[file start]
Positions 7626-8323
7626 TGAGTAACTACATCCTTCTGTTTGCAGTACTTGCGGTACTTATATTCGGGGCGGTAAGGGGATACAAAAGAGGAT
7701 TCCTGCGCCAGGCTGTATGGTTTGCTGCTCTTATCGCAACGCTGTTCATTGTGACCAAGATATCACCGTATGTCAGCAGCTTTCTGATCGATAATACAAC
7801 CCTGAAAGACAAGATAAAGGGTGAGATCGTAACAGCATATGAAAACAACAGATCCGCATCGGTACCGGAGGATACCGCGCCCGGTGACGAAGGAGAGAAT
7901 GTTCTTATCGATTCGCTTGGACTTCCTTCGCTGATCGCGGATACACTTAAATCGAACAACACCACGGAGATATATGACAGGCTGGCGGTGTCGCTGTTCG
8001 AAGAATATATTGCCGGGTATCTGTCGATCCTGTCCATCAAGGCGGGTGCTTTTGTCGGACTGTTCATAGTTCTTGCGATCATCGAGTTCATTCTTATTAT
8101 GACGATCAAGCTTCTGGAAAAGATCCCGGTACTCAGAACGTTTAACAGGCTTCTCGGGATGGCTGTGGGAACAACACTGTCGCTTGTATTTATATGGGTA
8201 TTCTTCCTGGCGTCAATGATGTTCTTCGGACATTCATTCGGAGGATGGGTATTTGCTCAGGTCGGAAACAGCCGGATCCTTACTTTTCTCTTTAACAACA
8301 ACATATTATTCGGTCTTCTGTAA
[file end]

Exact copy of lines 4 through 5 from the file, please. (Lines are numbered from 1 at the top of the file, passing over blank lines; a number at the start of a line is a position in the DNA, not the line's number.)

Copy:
7801 CCTGAAAGACAAGATAAAGGGTGAGATCGTAACAGCATATGAAAACAACAGATCCGCATCGGTACCGGAGGATACCGCGCCCGGTGACGAAGGAGAGAAT
7901 GTTCTTATCGATTCGCTTGGACTTCCTTCGCTGATCGCGGATACACTTAAATCGAACAACACCACGGAGATATATGACAGGCTGGCGGTGTCGCTGTTCG